SoftBank names AI expert to board in tech push

SoftBank Group chief executive Masayoshi Son at a news conference in Tokyo earlier this month. He says that what unifies the disparate investments made by SoftBank's US$100 billion Vision Fund is the way the companies use artificial intelligence.
SoftBank Group chief executive Masayoshi Son at a news conference in Tokyo earlier this month. He says that what unifies the disparate investments made by SoftBank's US$100 billion Vision Fund is the way the companies use artificial intelligence.PHOTO: BLOOMBERG

CEO believes AI will redefine every industry, create new ones

TOKYO • SoftBank chief executive Masayoshi Son cannot stop talking about how artificial intelligence (AI) is going to change the world.

Now SoftBank Group will finally have a board member who is an expert on the subject.

SoftBank on Tuesday named University of Tokyo professor Yutaka Matsuo, who focuses on social network mining, natural language processing and AI, as a new director.

SoftBank also said former Goldman Sachs banker Mark Schwartz will resign from the board, subject to shareholder approval at the general meeting on June 19.

SoftBank's US$100 billion (S$138 billion) Vision Fund has made large bets on industries from ride-hailing and autonomous driving, to vertical farms and co-working spaces.

Mr Son says that what unifies the disparate investments is the way these companies use AI, which he believes will redefine every industry and create many new ones.

Yet until now, there was no one in Mr Son's inner circle who had an intimate understanding of the technology.

Prof Matsuo, 44, received a master's degree in electrical engineering and a doctorate in information and communication engineering from the University of Tokyo. He is the president of the Japan Deep Learning Association and also serves as technical adviser to Tokyo-based deep learning start-ups, Pksha Technology and Abeja.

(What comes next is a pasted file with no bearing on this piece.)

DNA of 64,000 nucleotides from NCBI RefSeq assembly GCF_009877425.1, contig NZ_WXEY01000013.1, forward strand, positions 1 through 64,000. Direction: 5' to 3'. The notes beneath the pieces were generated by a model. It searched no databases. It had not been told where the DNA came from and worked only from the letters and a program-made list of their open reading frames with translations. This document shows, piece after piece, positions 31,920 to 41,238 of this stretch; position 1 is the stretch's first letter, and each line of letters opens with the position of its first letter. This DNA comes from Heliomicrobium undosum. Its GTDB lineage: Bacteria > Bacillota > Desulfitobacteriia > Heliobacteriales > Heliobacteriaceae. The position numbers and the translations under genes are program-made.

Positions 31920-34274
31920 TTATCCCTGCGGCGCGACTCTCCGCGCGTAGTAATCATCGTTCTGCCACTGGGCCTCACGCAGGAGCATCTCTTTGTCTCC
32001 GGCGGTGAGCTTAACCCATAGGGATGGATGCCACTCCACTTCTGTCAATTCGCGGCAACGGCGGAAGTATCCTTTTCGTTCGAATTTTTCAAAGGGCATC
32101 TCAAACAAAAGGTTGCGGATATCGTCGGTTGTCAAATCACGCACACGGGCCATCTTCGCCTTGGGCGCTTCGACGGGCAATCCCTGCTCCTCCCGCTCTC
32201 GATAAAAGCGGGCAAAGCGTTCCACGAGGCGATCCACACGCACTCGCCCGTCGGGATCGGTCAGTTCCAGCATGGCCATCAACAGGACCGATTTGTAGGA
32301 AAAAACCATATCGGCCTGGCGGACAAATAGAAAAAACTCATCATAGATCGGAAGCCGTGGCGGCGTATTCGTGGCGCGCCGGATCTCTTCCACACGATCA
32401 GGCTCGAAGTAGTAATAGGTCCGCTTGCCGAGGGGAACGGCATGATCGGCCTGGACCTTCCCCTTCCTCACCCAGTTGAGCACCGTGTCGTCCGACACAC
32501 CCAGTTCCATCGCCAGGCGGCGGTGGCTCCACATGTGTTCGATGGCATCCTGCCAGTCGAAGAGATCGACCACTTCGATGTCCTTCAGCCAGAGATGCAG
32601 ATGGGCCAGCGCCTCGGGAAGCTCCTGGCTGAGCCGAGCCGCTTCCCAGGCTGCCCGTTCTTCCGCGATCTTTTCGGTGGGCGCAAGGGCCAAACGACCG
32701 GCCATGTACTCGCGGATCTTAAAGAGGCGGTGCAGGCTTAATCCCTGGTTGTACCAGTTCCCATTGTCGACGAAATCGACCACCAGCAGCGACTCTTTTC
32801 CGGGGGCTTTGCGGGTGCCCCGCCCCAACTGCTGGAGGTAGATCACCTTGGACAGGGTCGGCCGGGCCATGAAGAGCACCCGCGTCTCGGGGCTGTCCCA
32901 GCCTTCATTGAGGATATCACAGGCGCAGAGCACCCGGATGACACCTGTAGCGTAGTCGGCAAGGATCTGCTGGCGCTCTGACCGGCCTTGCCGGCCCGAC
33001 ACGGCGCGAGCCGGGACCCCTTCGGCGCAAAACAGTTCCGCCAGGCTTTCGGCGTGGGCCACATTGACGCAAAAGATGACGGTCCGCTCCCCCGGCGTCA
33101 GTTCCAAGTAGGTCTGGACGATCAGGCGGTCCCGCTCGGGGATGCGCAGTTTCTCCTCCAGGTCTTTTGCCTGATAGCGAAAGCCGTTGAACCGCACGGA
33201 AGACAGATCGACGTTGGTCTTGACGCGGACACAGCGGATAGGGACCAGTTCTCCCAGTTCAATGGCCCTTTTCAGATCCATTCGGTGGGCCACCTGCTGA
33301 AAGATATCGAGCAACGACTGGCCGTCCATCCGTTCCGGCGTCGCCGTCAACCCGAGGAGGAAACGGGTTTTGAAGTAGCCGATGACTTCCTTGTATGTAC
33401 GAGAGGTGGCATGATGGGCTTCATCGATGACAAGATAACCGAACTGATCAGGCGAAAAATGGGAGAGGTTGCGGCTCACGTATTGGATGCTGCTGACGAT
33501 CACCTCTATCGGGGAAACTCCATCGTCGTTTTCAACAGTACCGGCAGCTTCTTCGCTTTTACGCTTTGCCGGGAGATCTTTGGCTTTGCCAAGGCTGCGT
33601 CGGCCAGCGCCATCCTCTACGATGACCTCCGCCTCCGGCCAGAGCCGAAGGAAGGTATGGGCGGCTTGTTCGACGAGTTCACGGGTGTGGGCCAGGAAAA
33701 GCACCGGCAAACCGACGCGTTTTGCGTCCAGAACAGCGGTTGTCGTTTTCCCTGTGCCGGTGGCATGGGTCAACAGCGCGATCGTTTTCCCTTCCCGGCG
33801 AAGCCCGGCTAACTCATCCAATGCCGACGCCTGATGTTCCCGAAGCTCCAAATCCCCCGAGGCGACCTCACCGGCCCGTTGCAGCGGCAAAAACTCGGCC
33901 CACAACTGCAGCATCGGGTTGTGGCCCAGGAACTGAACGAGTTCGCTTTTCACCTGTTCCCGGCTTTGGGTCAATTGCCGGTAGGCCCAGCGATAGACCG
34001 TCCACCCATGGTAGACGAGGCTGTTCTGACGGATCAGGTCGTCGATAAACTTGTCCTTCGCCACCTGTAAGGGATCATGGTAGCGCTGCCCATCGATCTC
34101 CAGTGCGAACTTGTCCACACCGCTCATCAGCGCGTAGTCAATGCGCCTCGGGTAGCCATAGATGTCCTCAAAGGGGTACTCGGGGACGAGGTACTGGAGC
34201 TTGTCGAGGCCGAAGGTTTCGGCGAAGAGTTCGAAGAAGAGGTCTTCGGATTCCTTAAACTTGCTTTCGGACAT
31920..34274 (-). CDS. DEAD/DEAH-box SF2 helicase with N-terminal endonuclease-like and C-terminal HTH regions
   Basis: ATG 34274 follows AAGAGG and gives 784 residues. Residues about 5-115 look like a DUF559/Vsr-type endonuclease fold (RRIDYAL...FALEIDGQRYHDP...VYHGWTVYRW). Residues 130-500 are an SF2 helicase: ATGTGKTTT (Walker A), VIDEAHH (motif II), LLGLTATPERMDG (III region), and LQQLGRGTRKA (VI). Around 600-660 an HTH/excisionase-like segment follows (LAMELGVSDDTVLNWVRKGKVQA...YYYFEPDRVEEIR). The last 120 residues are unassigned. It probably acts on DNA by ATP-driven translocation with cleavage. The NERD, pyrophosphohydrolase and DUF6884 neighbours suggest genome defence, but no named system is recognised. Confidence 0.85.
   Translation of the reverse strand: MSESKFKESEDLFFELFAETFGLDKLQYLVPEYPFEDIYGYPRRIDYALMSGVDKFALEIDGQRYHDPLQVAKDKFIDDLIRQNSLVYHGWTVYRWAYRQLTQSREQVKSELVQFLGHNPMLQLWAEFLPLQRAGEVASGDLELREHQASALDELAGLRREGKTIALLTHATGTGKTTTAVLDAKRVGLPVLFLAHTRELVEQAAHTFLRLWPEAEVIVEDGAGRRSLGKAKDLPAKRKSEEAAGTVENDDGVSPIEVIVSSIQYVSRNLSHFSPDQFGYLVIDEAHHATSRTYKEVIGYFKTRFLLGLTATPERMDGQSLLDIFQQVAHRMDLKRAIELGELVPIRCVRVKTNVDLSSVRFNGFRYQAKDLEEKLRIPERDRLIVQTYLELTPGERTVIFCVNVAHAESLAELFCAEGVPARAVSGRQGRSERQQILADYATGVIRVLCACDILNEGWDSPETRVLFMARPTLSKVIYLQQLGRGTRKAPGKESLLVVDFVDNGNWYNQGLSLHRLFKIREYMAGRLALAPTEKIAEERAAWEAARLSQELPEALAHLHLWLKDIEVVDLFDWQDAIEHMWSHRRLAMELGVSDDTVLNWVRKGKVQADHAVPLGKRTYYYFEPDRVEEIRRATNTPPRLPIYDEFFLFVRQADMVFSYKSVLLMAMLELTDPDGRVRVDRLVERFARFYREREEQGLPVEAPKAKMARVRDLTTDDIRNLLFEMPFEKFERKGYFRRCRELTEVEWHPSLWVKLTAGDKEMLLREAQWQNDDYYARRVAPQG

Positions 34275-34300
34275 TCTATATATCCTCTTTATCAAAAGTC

The recent explosion in AI activity dates back to 2012, a year that was a turning point for computer vision.

A breakthrough in deep learning algorithms at a science competition, called ImageNet, vastly improved the ability of machines to identify objects in photographs by using massive data sets to find patterns.

It put deep neural networks on the map and sounded the starting gun for the current boom in AI.

For Mr Son, AI became a major topic in 2016, after SoftBank's US$32 billion acquisition of chipmaker ARM Holdings.

He believes AI-powered superintelligence is inevitable and has a plan for SoftBank to survive successive waves of seismic technological change for the next 300 years.

In 2016, Prof Matsuo took the stage at SoftBank World, an annual event for customers and suppliers, with a message Mr Son would surely approve of.

"There is no point in thinking small," Prof Matsuo said in a keynote speech titled, Will AI Exceed Humans. "We aren't talking about boosting sales 5 per cent or 10 per cent. You have to think fivefold or 10 times."

BLOOMBERG

A version of this article appeared in the print edition of The Straits Times on May 23, 2019, with the headline 'SoftBank names AI expert to board in tech push'. Print Edition | Subscribe